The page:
It was a rare good news story for those of us on low incomes. Greggs, the UK-wide pasty and sandwich seller, announced in January they were giving their staff a £300 bonus.
The one-off lump sum was a share of the £7m extra profits Greggs had made in 2019, mainly down to their new vegan sausage rolls.
The story was all over the news, mainly because it’s rare to hear of a big business sharing the profits between front line staff. Greggs – who also have a charitable foundation that gives out £3 million a year to charities – were, rightly, given credit.
The Bad News
But then came the bad news. As one Greggs worker told journalist Ally Fogg: ‘Most of us are on Universal Credit. We’ll get the bonus end of Jan & it will be taken out of our UC payments in March. They’ve basically just handed £7m back to the govt.’ Greggs pay £8.21 an hour as a starting rate to sales assistants who are over 18. This is the national minimum wage for employees over 25. As many Greggs staff work part time, it means their earnings are low enough to claim Universal Credit.
For those Greggs employees on Universal Credit, when tax and NI is taken into account, they could be left with just £75.48. Meaning around £275, or over 75% of the bonus, goes back to the government. One reason for this is the way Universal Credit calculates earned income on a month by month basis. Any bonus can tip earnings over the allowed threshold. This can mean having future Universal Credit payments reduced or even having to start a new claim. It all gets very complex, but a good article on this issue can be found here.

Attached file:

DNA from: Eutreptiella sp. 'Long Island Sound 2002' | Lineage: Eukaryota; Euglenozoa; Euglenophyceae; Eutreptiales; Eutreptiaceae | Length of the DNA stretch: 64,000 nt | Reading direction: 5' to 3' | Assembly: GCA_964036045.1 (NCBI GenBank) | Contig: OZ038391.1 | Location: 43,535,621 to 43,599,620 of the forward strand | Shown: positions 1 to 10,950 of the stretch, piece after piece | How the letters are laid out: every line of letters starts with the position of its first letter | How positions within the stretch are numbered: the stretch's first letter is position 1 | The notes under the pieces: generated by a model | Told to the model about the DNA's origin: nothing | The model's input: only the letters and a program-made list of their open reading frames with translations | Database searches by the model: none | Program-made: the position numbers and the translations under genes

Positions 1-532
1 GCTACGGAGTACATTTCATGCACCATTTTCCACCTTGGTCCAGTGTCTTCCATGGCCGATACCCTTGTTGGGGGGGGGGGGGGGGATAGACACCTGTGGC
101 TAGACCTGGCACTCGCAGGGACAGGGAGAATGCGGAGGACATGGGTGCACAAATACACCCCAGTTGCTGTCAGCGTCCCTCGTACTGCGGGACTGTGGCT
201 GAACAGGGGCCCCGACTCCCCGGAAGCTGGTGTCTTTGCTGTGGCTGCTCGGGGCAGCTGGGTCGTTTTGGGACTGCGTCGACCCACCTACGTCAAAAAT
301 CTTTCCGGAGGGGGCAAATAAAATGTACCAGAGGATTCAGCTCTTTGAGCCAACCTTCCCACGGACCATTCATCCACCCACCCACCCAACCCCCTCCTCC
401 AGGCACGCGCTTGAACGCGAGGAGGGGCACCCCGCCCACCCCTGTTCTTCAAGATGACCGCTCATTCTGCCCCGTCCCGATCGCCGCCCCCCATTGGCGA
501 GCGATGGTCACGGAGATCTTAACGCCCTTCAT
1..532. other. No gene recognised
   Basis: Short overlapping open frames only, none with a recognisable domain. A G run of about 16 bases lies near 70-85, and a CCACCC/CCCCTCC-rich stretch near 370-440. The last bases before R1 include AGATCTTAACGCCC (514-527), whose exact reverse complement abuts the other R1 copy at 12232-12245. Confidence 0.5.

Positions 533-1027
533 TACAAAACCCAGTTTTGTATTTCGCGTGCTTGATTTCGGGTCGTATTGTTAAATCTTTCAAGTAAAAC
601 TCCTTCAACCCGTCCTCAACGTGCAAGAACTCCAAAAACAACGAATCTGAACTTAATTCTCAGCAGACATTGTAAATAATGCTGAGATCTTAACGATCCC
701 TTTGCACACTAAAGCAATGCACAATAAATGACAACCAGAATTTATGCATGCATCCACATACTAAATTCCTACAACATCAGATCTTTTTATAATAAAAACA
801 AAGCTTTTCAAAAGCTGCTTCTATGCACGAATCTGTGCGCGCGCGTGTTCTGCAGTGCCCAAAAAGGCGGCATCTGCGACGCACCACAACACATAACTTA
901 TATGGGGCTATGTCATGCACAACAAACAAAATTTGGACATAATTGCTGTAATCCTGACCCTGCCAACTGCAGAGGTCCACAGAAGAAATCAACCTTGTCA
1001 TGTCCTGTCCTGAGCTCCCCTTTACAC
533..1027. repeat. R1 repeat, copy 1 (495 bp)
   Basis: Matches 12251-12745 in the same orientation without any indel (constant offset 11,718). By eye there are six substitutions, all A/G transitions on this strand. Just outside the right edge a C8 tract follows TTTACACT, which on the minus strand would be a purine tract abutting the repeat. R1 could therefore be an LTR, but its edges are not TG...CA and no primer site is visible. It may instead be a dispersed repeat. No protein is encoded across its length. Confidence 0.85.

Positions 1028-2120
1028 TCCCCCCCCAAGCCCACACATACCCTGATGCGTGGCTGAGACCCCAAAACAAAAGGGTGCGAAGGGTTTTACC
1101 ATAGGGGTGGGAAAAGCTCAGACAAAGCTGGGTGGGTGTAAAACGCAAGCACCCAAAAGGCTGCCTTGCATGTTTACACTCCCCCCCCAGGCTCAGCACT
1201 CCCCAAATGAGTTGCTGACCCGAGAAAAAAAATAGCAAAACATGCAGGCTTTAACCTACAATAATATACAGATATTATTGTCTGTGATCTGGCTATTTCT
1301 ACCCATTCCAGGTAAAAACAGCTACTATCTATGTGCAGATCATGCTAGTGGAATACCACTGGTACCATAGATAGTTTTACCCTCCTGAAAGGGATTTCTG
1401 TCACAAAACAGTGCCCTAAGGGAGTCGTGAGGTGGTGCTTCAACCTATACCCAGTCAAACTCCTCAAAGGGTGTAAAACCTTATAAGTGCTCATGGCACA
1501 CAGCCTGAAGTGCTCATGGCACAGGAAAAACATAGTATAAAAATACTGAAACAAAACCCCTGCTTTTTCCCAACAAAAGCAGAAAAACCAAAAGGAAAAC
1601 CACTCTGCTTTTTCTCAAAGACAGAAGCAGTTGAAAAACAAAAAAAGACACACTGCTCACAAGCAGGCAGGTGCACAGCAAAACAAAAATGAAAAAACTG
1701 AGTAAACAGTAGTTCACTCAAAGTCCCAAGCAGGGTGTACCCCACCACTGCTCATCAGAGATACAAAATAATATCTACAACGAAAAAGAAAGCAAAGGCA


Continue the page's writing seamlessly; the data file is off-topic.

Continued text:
‘Failing Working People’
Campaigners have reacted to the story by demanding changes to how Universal Credit is worked out. Frances O’Grady, general secretary of the Trades Union Council (TUC) said: “This is another example of how universal credit is failing working people. The government needs to come up with fresh plans to give low-paid workers better support, and fairer incentives and rewards.”
In March we’ll be looking at how upcoming changes to Universal Credit will affect low income workers. In the meantime, you can find loads of info on our Universal Credit pages.